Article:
Need some helpful insights.
VW Crafter MY 2018 AllDrive (AWD) 4 cylinder diesel. Tires 265/60R16C 70000 kms
Vibrates while accelerating/under load. People at workshop checked the propshaft, the universal joint felt stuck. So since it wasnt any spareparts for the axle, the entire prop.shaft was replaced.
The time the prop,shaft was removed the vibrations were gone, supporting the theory.
Eventually the new arrived, mounted and the vibrations returned.
This is when I was called in to help diagnose. Cant find or feel any faults with bushings, alignment, or bearings.
When driving there is almost a burring sound, but foremost a vibration.
There is a T1, T2 as shown in the attached files. After the first drive, the tires were removed and balanced at the tireshop. Cant see there is a difference.
Checked the oil in the Haldex-coupling kind of darkgrey only 10000kms old (replaced at 60 000kms) drained the rearaxle, oil was good colour, but the magnetplugs were stuffed with fine filings. No bigger parts at all.
But I notice a 4:th engine vibration during test run? Togheter with the T1/T2
Trying to figure this out, can there be a dualmass flywheel that is the failing component. Thinking it takes more torque when prop.shaft is attached again?
Thankful for any feedback!
Given the symptom has cleared (i.e., no vibration) with the propshaft removed, we must focus on this golden nugget
Consider not only the propshaft, angles, alignment, and “whip” but also transmission output and differential input/output
I have several questions that I hope you can clarify?
In the image below (at approx. 100 km/h) we have the engine and road speed increasing suggesting the engine and drive train are under “load” however, the greatest offending vibration is T1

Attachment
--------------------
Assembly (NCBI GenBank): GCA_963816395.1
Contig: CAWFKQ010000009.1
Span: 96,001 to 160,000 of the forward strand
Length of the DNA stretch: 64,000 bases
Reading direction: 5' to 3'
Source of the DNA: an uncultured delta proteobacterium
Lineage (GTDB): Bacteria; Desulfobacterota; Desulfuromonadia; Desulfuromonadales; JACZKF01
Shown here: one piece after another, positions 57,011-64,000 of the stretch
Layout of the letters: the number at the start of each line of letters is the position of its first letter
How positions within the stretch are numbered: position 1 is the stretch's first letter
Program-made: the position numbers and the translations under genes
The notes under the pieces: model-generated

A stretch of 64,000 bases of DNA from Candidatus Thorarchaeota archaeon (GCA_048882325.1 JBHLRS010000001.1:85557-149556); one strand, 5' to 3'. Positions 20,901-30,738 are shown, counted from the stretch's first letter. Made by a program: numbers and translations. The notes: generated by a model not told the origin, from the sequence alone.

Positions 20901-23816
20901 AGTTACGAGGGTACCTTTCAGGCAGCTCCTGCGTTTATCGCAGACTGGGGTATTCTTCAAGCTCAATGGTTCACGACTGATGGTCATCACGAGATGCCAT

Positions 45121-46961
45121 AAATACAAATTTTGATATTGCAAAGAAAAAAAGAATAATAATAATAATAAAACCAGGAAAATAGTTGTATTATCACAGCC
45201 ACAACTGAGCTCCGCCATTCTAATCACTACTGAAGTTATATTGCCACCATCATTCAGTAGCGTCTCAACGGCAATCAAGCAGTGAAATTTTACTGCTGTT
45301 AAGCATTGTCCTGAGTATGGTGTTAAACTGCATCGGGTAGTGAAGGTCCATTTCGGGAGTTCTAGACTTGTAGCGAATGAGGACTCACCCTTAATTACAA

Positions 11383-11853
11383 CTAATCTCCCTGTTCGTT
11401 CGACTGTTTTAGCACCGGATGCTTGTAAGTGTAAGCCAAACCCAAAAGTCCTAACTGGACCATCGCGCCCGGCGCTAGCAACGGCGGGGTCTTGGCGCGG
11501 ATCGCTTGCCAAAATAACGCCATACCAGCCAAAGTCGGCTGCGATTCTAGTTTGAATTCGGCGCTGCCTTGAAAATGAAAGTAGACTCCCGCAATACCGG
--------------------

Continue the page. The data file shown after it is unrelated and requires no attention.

Could you confirm if this capture was taken with the propshaft removed and before the wheel balance?
In contrast to the above, note below during similar driving conditions we have an unknown Vertical vibration at 148 Hz which appears to be linked to road speed and “load” (Load being the primary factor causing our vibrating force)
Can you confirm the accelerometer was placed in the vertical orientation with the screw thread facing forward?
If so, we can confirm the axis of vibration to in the vertical plane
Can you confirm the peak we have captured above (148 Hz) appears when you can hear/feel the vibration? (This is vital to the diagnosis)
I say hear/feel because frequencies between 20 and 200 Hz are interpreted by humans using differing senses (depending on the individual)
I have exported the data and listened to the audio from the accelerometer and I can hear a booming noise but I cannot be 100% that this is our customer complaint
See here for audio exports of NVH data viewtopic.php?p=98084#p98084
Drilling down further in the above capture, we can see how the 148 Hz vibration appears shortly after an upshift (The engine rpm drops from 2638 rpm to 2186 rpm and P1 is rotating slightly faster than E1 suggesting we are in an “over-drive” state
Once again, if the 148 Hz is our offending vibration, what conditions occur on the vehicle during this scenario? We have an upshift yet the vehicle continues to gain speed suggesting once again “load” is placed on the drive train
See below for the 3D view of the above capture which helps with the perception of vibration over time
I am not familiar with the Haldex system but it certainly cannot be ignored as it will influence the transmission of power from the engine to the rear road wheels
You also mentioned dual mass and E4 which again cannot be ignored (see below)
Does the vehicle exhibit any other “typical” dual mass symptoms? i.e., knocking during start up, judder when pulling away, "feel" of a misfire or “clatter” noise during cranking etc.?
70,000 km is very low for a dual mass failure unless of course the vehicle has had a hard life?
E4 is four disturbances for one revolution of the engine or a component rotating at 4 times engine speed (148 Hz x 60 = 8,800 rpm)
Just thinking this through, is it possible to drive this vehicle with the propshaft installed but the Haldex unit electrically disconnected, such that “drive” cannot pass through into the differential?
This may help narrow down the area of interest along with placing additional accelerometers along the drive train. (Keep the vertical axis in the cabin as a reference and measure the vertical axis of additional accelerometers placed at strategic points of interest along the rear drive line)
Forgive my lack of product knowledge
I hope some of this helps, take care……Steve